What are the New Child Support Guidelines in Massachusetts?
Effective August 1, 2013, Massachusetts will begin applying new Child Support Guidelines. The newest set of guidelines represent some major changes from the guidelines current in force (which have been in place since 2009). So what are the most important changes?
- The amount of a base support order for the child(ren) has been decreased, but the amount this base is multiplied by for each additional child has been increased. Upon review, Massachusetts discovered that its child support orders were well above the national average and took action to bring its order in line with national averages.
- The minimum support order of $18.46/week or $80.00 per month now applies to payor’s with a weekly income of up to $150.00/week, where it had previously only applied to payor’s with a weekly income of up to $100.00/week.
- The guidelines now clarify how to calculate child support for families with a combined income in excess of $250,000.00/year or more than five children.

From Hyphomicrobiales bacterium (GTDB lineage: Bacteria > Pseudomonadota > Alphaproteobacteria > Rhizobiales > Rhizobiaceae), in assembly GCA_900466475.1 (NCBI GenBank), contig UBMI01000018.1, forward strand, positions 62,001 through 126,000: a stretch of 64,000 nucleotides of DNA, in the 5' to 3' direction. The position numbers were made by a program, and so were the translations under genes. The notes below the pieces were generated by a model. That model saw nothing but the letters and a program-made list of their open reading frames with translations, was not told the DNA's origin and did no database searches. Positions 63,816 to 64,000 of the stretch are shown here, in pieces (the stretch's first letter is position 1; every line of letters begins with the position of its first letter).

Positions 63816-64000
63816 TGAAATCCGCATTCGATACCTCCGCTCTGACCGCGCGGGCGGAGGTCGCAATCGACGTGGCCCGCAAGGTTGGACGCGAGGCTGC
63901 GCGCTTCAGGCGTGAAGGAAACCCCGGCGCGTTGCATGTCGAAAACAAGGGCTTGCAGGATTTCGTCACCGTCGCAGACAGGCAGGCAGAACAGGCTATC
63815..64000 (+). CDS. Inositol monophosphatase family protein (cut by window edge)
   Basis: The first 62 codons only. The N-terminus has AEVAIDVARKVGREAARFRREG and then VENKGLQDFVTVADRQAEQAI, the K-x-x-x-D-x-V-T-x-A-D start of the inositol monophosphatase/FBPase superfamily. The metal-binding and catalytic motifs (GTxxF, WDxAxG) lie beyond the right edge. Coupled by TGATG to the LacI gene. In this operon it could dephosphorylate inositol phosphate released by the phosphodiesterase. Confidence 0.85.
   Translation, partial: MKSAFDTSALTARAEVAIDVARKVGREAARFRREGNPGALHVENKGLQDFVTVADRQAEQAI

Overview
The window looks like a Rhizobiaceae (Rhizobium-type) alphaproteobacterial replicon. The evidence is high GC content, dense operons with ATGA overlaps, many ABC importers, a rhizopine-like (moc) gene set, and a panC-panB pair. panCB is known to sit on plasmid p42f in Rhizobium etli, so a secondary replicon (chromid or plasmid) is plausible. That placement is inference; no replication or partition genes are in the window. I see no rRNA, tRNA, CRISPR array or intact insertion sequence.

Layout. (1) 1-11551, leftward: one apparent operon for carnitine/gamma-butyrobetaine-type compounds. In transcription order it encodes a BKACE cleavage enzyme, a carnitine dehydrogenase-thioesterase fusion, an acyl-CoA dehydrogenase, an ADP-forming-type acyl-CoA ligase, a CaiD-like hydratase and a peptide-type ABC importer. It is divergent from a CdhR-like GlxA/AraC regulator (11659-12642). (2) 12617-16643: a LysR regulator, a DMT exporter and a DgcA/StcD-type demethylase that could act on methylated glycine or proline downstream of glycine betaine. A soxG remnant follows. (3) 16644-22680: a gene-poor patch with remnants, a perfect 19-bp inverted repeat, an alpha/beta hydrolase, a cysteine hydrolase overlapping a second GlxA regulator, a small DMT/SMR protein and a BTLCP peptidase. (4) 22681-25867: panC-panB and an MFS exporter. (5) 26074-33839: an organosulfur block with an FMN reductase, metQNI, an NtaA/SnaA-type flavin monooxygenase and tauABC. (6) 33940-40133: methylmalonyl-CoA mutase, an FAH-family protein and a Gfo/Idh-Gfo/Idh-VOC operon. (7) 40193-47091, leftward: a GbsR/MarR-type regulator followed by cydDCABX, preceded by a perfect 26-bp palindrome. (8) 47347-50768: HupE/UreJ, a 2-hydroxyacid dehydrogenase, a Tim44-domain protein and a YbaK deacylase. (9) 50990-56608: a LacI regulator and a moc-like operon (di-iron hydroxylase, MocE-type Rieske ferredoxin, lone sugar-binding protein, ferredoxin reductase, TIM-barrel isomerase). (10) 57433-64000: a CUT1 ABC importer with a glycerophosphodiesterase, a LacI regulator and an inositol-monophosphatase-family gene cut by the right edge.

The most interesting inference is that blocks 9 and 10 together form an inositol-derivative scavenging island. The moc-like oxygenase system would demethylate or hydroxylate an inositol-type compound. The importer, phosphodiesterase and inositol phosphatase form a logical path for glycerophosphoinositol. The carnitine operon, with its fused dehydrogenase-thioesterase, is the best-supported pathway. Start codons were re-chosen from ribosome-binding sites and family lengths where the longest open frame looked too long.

- The guidelines clarify how they should be applied to different parenting plans with specific instructions for how they should be applied to 3 categories of parenting plans: 1) parenting plans where the nonresidential parent has the child(ren) for less than 1/3 of the time; 2) parenting plans where the nonresidential parent has the child(ren) between 1/3 of the time and roughly 1/2 of the time, and; 3) parenting plans where the parents enjoy equal or roughly equal parenting time.
- Per the recent Morales v. Morales decision, the grounds for seeking a modification have been modified to allow for an order to be modified whenever the amount ordered and the amount that would be owed under the existing guidelines differ from one another.
Perhaps the most interesting of these changes is point 4, which mirrors a recent but major change in the way Massachusetts Probate and Family Courts view parenting plans (formerly known as “custody and visitation plans”). This change acknowledges the shift away from a sharp divide between the residential (formerly “custodial”) parent and the nonresidential parent in favor of a more fluid view of modern family structures.
If you currently pay or receive child support in the Commonwealth, it may be time to review your order to determine whether a modification is in the best interest of you and your family.